Text Against AIDS
To take advantage of the nearly 18.5 billion text messages being sent every month, the Department of Health and Human Services (HHS) and the Kaiser Family Foundation have established a text messaging service that informs people of the location of the nearest HIV testing center.
The campaign launched on World AIDS Day, December 1. To find a testing location, users simply type their zip code into the phone and send it to the number 566948, or KNOWIT. The number connects to the Center for Disease Control and Prevention's HIV testing database and returns a message with a list of nearby sites.
"In the last couple of years, we have used text messaging because it is one of the fastest-growing media technologies, and it is very popular with young people," Jennifer Kates, VP and director of HIV policy at the Kaiser Family Foundation, told Pharm Exec. "Texting is also very common for African Americans and is used more than the Internet."
HHS and the CDC approached the Foundation to learn how to use Kaiser's existing text-messaging platform as part of a combined World AIDS Day campaign. The text message information is promoted across all the partners' Web sites, brochures, and posters.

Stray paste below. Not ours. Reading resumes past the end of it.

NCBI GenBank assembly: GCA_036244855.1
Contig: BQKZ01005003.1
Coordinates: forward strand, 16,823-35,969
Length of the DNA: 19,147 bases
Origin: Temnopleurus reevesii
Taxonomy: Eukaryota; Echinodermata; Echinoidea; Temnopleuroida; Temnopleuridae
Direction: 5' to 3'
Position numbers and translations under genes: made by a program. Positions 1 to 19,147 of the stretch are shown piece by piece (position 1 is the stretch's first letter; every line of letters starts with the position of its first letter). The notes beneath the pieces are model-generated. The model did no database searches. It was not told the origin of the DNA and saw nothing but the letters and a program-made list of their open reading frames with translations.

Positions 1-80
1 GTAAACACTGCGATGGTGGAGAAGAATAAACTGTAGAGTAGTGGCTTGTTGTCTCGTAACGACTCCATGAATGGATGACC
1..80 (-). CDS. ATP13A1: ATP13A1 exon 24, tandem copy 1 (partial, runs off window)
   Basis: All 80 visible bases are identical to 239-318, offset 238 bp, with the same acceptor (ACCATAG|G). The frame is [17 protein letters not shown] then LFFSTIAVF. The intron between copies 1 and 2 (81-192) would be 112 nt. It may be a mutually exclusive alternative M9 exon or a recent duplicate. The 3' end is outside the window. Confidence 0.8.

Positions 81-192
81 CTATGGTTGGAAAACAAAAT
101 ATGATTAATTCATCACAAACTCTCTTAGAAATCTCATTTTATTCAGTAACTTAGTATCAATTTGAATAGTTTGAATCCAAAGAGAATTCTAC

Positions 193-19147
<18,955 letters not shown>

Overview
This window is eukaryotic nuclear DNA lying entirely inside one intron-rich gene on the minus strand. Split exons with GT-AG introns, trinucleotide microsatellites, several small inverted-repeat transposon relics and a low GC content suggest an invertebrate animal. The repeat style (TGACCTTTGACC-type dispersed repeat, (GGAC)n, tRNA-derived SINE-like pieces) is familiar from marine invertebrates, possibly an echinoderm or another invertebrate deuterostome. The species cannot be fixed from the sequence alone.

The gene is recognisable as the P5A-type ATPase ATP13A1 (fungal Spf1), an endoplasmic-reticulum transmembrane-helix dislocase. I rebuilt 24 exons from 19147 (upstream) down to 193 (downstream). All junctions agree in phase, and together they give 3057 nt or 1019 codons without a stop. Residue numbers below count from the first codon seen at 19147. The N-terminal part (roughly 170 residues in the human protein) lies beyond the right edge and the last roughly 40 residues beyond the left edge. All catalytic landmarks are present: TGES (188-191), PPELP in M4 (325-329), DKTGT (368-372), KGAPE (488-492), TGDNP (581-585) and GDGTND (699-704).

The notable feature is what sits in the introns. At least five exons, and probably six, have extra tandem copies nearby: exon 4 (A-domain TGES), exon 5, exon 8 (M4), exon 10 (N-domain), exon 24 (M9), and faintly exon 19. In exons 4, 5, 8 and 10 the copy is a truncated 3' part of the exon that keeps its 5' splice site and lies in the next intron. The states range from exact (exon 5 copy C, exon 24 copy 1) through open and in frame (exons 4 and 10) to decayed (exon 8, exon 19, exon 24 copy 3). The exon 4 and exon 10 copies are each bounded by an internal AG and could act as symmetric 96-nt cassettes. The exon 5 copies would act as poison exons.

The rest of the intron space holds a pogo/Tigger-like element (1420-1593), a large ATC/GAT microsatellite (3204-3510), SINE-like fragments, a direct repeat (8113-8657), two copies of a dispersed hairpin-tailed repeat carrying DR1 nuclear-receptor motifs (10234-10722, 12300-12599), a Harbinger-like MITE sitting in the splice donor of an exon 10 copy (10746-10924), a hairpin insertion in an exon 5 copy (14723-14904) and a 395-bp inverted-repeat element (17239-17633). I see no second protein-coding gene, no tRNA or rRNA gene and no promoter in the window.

"With HIV prevention, you really need to reach people where they are, in the multiple ways, so that they get information," Kates said. "We also have to be quick, because young people are at the forefront of new technology."
"One of the challenges with pharma is all the regulations around marketing," Mike Jelley, cofounder of electronic-marketing firm Ipsh!, told Pharm Exec on Tuesday. "Any time you design a program that is sponsored by a pharma company, there are a lot of pitfalls and a lot of concerns from a legal and compliance standpoint. However, there is a lot of potential in areas of awareness."
Some pharma companies are using text messaging to increase dosing compliance. They are sending patients text messages with reminders to take their medication.
"This not only helps the patient complete a dosage, but it is also good for the pharma companies because they sell more products," Jelley said. "These types of campaigns are less restrictive from a regulatory standpoint because the company isn't pushing a particular drug. However, there are less measurable results."
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